TEHRAN (Reuters) - Iran has identified potential sites for 10 new nuclear enrichment plants and construction of two of them could begin this year, a nuclear energy official said on Monday.
“We have earmarked close to 20 sites and have passed the report on those to the president, however, these sites are only potential,” Ali Akbar Salehi, head of the Atomic Energy Organization, was quoted as saying on news agency ISNA.
“We should begin the construction of two enrichment sites next year ... In the two new sites, we plan to use new centrifuges.” The next Iranian year begins on March 21.
Salehi said the proposed sites had been chosen in remote mountainous areas around the country to help protect from attack. “These sites will be built in a way that will keep them safe from any attack,” he said.
Iran announced plans in November to build 10 new enrichment plants to match its existing Natanz complex. The announcement came as the United States and its allies hoped to reach an agreement for Iran to enrich uranium abroad.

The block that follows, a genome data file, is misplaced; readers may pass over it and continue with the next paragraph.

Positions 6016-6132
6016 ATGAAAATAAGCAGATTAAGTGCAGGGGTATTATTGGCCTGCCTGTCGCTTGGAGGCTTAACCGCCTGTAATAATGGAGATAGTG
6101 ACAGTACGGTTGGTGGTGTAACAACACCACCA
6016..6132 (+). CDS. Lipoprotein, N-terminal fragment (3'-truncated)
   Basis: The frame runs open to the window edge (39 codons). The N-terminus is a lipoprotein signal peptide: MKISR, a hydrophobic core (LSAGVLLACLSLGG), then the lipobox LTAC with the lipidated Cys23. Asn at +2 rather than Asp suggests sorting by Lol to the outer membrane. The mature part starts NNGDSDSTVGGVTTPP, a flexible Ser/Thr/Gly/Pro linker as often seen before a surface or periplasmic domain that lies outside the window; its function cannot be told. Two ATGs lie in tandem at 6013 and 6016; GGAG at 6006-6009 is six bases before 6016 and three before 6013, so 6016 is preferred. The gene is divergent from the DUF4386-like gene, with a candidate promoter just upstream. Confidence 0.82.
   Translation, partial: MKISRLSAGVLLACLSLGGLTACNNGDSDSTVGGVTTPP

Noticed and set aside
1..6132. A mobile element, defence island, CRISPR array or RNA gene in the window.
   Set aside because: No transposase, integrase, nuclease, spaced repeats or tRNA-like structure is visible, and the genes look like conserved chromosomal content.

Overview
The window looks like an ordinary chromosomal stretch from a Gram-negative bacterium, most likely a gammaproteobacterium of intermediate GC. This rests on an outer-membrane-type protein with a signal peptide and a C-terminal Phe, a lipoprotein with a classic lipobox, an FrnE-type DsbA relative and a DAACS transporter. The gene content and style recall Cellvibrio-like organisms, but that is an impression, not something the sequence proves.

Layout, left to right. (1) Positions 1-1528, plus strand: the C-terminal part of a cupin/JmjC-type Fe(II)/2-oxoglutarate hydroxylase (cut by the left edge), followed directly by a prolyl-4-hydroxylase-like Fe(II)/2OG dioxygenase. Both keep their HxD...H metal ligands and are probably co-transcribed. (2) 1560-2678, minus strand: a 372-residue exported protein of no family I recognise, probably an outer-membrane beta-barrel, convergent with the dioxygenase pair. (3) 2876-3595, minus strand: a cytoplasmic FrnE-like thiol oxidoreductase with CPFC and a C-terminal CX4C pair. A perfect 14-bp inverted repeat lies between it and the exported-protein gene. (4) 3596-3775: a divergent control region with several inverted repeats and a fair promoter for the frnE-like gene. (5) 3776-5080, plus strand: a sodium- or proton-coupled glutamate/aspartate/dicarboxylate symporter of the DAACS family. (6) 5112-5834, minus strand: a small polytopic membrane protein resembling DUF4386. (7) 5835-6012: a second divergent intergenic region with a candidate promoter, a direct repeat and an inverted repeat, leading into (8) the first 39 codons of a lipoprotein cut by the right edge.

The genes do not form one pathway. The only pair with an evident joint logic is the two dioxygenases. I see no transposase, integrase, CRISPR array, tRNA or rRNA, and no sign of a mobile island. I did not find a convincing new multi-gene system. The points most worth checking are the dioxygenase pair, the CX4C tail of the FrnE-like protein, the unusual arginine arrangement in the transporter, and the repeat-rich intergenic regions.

Analysts say Israel, an arch enemy of Iran that attacked an Iraqi reactor in 1981, could try to bomb any site in the future.
Washington fears Iran’s nuclear energy program will allow Tehran to develop nuclear weapons. Iran denies any such intention and says it only wants to generate electricity.
Analysts are skeptical whether sanctions-bound Iran, which has problems obtaining materials and components abroad, would be able to equip and operate 10 new plants.
They see Iran’s claims to have plants running within a few years as a bluff in the nuclear dispute with the West.
Salehi said President Mahmoud Ahmadinejad would announce on April 9 what kind of centrifuges are to be used at the new sites.
The United States and its allies hope to get new United Nations sanctions imposed on Iran in the coming weeks over its continued enrichment work.
Reporting by Hashem Kalantari; writing by Andrew Hammond; Editing by Dominic Evans
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